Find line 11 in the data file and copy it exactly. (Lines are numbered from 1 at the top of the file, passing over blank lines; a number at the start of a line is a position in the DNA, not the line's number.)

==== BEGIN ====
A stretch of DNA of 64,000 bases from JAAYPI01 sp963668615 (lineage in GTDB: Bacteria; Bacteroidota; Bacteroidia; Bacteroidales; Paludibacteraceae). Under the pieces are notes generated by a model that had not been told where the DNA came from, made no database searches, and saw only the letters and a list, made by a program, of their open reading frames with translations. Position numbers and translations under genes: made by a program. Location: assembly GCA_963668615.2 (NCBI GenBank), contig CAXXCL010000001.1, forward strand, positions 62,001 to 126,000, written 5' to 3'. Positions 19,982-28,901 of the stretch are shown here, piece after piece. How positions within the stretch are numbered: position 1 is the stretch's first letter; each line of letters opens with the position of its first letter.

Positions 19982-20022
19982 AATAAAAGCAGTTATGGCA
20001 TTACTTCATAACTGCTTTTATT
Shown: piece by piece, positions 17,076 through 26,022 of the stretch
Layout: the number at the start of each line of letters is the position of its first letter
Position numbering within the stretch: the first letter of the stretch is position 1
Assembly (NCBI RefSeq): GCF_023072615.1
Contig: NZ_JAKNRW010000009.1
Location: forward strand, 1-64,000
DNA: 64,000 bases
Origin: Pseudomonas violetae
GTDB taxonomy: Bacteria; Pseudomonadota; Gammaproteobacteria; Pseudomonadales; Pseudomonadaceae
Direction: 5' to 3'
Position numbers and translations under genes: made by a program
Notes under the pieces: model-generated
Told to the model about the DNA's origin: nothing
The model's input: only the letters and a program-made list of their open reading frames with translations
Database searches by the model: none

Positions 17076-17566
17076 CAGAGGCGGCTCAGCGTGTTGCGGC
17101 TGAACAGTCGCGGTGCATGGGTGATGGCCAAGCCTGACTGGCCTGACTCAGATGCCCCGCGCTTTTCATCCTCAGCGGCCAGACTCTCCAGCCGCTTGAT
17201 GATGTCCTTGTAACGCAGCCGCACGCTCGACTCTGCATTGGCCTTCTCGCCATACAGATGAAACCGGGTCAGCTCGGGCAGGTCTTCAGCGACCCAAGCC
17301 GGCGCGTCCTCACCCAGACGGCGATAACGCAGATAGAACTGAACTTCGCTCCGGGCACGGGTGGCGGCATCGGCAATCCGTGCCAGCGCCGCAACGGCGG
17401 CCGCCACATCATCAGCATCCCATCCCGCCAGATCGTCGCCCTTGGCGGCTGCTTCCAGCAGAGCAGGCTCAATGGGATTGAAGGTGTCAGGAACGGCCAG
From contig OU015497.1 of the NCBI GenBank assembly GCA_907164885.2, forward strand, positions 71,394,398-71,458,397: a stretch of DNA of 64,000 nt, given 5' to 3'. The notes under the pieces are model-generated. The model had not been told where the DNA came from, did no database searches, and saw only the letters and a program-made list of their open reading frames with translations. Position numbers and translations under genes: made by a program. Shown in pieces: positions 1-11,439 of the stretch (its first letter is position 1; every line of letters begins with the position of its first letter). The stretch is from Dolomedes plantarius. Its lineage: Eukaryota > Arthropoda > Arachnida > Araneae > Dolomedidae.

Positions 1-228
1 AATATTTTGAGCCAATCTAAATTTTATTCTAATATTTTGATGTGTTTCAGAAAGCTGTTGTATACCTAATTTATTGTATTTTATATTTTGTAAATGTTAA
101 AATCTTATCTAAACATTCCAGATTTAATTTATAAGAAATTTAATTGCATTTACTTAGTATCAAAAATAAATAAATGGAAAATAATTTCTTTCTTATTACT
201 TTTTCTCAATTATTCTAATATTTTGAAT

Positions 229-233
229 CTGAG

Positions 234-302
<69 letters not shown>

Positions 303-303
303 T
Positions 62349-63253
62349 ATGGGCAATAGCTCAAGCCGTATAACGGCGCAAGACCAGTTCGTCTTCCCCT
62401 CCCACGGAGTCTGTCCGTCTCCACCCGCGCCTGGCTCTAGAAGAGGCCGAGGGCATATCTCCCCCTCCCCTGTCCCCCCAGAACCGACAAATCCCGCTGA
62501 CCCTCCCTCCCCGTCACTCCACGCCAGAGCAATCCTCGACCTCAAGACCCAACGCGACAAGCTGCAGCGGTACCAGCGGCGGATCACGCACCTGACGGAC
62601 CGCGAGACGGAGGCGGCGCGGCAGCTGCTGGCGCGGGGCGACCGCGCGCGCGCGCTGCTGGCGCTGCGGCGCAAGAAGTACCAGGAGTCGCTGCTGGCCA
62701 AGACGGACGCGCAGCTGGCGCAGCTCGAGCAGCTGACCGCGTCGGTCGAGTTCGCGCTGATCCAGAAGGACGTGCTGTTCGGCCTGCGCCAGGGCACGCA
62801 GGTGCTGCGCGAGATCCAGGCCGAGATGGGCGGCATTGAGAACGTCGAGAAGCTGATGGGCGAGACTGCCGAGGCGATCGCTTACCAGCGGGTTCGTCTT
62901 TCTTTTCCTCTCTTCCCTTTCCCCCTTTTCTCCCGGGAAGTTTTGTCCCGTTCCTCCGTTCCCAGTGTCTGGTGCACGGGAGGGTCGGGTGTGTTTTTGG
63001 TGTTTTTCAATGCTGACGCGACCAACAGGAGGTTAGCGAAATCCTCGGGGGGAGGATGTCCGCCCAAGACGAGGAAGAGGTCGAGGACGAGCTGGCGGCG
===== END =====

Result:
DNA: 64,000 bases